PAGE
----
The Spirit of Giving

20 Nov 2009 | Lance Cpl. R. J. Driver

He created a miracle just in time.

People all over the world live in fear of losing a loved one while waiting for an organ donor everyday. Someone’s sister or daughter is lying in a hospital bed, helpless, depending on another person to sacrifice their very own kidney to give them a “normal” life.

The parents of 15-year old Dani Jones experienced this firsthand.  Their prayers were answered by one of Fightertown’s own.

 Corporal Ryan Fackey, a plane captain with Marine Fighter Attack Squadron 122, donated his kidney to Jones, a Columbia native, on Veterans Day to give her a new life; a life without a handful of medication every morning, a life without frequent doctor visits and a life without pain and seizures.

While in Iraq, Fackey, a Hamilton, Ohio native, witnessed things which would inspire him forever.

“The things I saw there were mind-blowing,” Fackey said. “The worst I’ve seen was a child with a missing arm and he looked to us (Americans) to help them. After that, I felt there was a bigger way for me to help people when I got back.”

Fackey searched far and wide for a program he could contribute to once he returned from Iraq.

“Ryan went through a couple of programs before deciding to donate,” said Brenda Fackey, Ryan’s mother. “He discussed it with our family before making a final decision. It wasn’t a surprise because this is how he has always been.”

With the use of the internet, Ryan found plenty of programs and opportunity, but only one piqued his interest.

“I stumbled across altruistic organ donation and it sounded like something I could do to really make a difference in someone’s life,” Ryan said.

The National Kidney Foundation states 95,000 people in the U.S. are currently on the waiting list for a kidney and an additional 4,000 people are added to the list each month.

Once Ryan was able to convince his command to allow him to donate a kidney, he began tackling preliminary  procedures. Blood testing, trips to Charleston, fitness tests, ultrasounds, x-rays and more were done on Fackey’s own time.

“Everything I did to prepare for this surgery was all done outside of the Marine Corps’ time,” Ryan said. “I used leave days, my own money and more, and I don’t regret anything.”

Jones’ family heard that a donor had been identified after waiting only two days. Once the news was out, they wanted to know the man behind the miracle and requested to meet Ryan. He agreed.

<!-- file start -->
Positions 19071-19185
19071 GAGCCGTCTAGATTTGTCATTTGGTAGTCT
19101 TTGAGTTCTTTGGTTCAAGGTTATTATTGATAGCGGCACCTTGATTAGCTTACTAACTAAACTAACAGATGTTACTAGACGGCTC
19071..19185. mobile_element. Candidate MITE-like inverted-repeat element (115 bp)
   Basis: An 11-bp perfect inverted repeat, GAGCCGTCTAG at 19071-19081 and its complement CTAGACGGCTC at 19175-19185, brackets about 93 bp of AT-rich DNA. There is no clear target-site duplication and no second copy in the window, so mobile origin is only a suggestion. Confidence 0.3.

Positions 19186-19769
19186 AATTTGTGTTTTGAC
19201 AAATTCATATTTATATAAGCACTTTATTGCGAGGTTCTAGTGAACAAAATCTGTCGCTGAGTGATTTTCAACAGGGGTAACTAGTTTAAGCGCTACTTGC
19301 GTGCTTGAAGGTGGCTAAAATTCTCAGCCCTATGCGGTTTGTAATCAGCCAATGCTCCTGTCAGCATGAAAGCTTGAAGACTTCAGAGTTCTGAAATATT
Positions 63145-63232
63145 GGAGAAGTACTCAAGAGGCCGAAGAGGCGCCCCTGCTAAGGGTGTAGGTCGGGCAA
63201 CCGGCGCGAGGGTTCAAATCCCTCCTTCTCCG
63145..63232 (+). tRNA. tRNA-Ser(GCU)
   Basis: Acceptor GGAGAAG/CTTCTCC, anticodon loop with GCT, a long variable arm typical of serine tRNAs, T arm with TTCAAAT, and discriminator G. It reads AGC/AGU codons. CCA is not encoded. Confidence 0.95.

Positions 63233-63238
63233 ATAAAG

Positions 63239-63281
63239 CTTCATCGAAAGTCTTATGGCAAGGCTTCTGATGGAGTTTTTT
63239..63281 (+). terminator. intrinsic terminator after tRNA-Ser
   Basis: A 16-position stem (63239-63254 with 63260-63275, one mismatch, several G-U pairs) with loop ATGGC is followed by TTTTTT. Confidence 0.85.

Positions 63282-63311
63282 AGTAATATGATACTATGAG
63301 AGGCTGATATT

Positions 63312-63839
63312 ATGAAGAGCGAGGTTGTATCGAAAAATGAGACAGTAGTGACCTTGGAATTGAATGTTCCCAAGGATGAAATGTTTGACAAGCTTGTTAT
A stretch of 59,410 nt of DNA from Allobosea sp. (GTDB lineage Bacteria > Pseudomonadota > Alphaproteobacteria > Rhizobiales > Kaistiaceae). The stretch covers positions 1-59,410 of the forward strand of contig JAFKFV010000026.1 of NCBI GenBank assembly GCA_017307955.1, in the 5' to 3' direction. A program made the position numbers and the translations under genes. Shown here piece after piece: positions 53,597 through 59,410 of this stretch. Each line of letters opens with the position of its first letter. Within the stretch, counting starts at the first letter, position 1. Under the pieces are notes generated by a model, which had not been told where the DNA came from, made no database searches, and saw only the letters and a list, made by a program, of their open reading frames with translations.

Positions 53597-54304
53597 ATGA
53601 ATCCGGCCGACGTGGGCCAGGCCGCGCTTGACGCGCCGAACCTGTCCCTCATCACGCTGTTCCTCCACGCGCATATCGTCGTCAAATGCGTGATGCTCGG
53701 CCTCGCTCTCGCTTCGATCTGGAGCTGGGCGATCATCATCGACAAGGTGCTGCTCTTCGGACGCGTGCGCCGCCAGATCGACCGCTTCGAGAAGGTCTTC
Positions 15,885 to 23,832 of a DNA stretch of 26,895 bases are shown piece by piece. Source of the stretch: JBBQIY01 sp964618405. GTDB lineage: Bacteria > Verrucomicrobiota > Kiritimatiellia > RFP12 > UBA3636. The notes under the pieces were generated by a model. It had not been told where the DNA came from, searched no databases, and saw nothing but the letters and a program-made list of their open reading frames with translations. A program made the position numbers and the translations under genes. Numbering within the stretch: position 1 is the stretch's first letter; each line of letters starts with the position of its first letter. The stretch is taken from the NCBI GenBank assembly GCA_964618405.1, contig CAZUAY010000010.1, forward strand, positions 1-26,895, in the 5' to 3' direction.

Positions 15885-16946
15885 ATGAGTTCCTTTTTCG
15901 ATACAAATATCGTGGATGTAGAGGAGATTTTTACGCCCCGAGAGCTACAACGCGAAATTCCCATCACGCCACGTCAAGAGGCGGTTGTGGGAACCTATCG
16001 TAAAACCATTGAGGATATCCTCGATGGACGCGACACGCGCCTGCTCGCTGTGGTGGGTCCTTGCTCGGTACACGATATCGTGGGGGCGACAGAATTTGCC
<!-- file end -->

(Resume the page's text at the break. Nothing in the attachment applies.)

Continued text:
Ryan’s first encounter with Jones, the day before the surgery, was something he will never forget.

“I had no clue who I was donating to,” Ryan said. “I found out once I arrived to the hospital and someone whispered to me that she was right there. I was shocked and didn’t know what to say to her. What do you say to someone who’s receiving your kidney ‘you’re welcome?’ I remember her standing there next to her mother, and I realized how small she was. She looked as if she was barely 12 (years old) and come to find out, she was 15.”

Despite the shock, Ryan and Jones were not only a perfect match donor wise, but also had similar personalities.  They exchanged phone numbers and usernames for Myspace and Facebook and sent several texts back and forth throughout the day. Jones also couldn’t wait to text her friends about the Marine who was donating his kidney.

The morning of the surgery, the Fackey and Jones’ families arrived bright and early, despite the downpour in Charleston that Wednesday.

Ryan underwent surgery preparations first. As he lay in his bed draped with covers, Jones gave him a big hug and said, “I love you, thank you.”

Moments later Ryan’s two-hour surgery began. After the kidney was removed, it was cradled in the doctors experienced hands and carefully walked to an adjacent operating room where it was successfully transplanted to Jones.

Because of Fackey, Jones can now have a second chance at life and her first chance at normalcy just in time for the holidays.

“I wouldn’t do anything different,” Ryan said. “I made a difference in a little girl’s life forever; I am more than happy and wouldn’t change it for the world.”